Close your eyes and imagine it—it’s 2025, and the first lesbian, Jewish president of the United States has come to Lynhurst’s to speak, thanking the assembled multitude for providing the spiritual bedrock on which she built her life.
At least that’s how some members of the synagogue, only with some exaggeration, imagined the future of the organization. In a giant brainstorming session spanning last Friday night and much of Saturday, members hoped to produce a rough outline of where to take their community over the next 13 years.
“It feels great to be practicing crisis avoidance," said Luke Weisberg, a member of the synagogue’s board.
Any outsider listening in would have been impressed by the prosaic nature of many congregants’ concern—adding an elevator to the building, securing the synagogue’s financial stability, helping an aging congregation. At the same time, these concerns were dynamic and energetic, with many envisioning a future where the temple is an anchor for a revival of a liberal religious politics in Minnesota and beyond—not to mention the emergence of a future president from their ranks.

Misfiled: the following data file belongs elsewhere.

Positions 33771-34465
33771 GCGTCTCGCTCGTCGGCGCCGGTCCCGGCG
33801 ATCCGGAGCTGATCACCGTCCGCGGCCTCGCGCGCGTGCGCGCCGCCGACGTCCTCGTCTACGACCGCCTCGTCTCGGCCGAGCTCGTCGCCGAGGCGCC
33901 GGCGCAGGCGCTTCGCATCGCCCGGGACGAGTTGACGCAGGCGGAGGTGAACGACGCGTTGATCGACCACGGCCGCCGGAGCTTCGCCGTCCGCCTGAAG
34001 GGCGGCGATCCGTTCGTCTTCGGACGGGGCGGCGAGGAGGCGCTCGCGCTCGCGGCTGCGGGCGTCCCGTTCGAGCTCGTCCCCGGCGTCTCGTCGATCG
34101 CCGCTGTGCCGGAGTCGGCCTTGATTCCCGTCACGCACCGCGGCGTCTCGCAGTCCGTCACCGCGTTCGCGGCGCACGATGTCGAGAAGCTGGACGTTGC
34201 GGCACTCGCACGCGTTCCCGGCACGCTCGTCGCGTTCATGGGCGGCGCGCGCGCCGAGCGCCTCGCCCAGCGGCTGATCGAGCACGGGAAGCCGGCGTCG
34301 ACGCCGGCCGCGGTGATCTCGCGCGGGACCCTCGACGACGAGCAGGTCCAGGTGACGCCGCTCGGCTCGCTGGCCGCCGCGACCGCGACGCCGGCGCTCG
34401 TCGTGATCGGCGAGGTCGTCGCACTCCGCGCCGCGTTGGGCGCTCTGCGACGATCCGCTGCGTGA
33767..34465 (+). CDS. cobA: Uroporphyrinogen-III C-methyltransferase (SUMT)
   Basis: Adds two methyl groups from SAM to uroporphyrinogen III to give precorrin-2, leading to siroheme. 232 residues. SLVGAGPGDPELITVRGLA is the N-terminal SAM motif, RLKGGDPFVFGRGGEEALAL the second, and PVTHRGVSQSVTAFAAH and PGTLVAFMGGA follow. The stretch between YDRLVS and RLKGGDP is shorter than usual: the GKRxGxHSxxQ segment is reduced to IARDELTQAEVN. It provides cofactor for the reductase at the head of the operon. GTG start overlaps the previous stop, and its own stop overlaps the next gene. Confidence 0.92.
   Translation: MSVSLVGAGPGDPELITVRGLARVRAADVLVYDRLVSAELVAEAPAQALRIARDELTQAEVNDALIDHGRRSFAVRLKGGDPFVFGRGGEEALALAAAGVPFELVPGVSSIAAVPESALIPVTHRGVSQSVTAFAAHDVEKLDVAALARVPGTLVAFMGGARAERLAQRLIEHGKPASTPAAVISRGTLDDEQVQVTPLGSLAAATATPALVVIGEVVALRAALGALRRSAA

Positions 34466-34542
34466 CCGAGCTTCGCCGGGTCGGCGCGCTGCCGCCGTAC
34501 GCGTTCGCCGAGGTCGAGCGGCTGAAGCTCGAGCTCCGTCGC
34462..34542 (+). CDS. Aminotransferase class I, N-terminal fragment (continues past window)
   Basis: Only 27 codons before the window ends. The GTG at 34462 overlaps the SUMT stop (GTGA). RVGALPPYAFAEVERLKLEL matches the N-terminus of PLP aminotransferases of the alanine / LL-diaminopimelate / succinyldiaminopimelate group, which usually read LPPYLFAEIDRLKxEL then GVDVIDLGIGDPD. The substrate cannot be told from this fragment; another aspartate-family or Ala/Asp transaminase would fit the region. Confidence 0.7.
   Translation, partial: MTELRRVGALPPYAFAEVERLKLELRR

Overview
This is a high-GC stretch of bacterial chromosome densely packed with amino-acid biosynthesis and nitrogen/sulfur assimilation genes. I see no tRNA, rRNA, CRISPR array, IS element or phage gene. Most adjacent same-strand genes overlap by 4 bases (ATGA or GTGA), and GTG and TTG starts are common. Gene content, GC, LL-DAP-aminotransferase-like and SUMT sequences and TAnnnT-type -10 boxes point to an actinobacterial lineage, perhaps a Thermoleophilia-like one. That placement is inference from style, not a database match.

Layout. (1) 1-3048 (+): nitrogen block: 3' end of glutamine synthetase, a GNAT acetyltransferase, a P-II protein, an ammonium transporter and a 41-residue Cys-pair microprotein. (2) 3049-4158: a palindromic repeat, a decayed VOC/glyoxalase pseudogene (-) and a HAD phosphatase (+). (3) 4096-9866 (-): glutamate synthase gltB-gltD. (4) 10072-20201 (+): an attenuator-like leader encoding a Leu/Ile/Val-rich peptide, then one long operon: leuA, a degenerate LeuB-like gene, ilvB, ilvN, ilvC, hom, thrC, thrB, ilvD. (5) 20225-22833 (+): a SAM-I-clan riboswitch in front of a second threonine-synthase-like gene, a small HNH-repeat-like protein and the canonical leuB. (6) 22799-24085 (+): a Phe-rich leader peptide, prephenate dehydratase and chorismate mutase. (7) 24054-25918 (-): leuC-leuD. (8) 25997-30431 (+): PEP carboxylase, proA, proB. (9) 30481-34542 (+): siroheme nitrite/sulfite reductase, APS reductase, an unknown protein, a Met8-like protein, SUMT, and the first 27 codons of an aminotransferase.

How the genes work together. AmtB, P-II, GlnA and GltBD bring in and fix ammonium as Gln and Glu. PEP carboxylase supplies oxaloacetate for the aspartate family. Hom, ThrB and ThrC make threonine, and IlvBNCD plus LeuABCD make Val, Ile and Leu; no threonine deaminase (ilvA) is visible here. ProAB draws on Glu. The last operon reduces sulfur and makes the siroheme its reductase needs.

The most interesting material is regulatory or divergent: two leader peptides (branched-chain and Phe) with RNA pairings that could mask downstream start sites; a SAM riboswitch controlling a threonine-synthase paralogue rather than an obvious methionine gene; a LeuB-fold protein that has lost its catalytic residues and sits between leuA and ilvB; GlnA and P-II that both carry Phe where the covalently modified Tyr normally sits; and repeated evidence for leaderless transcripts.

“People here share a great commitment to radical inclusion and to living our Judaism in the world," Rabbi Michael Adam Latz said of the . "I think that people are usually members here with great intention.”
Crisis or no crisis, Latz, Weisberg and other members of Shir Tikvah’s leadership do see challenges on the horizon.
“Globally, people’s understanding of and interaction with religious communities are changing,” said Rabbi Latz. “Particularly on the coasts, you see the rise of these independent prayer groups called minyinim, who aren’t affiliated with a particular institution.”
“There’s a pretty big 'indie Jew' group in the Twin Cities,” Weisberg added, saying the minyinim phenomenon wasn’t a complete anomaly.
Even Shir Tikvah has small groups of congregants—havurot—who often meet separately for a shabat dinner or a service. Weisberg said many havurot members occasionally seek a more intimate worship experience or want to share other common interests, such as activism around a particular cause.
“We’re not in competition with these new forms of Jewish expression,” Rabbi Latz said. “I see (the minyinim) as a response to a desire to own their Jewish identities and Jewish practice and to be engaged by their religious communities. I think we do that well, but we should always ask ourselves how we can do it better.”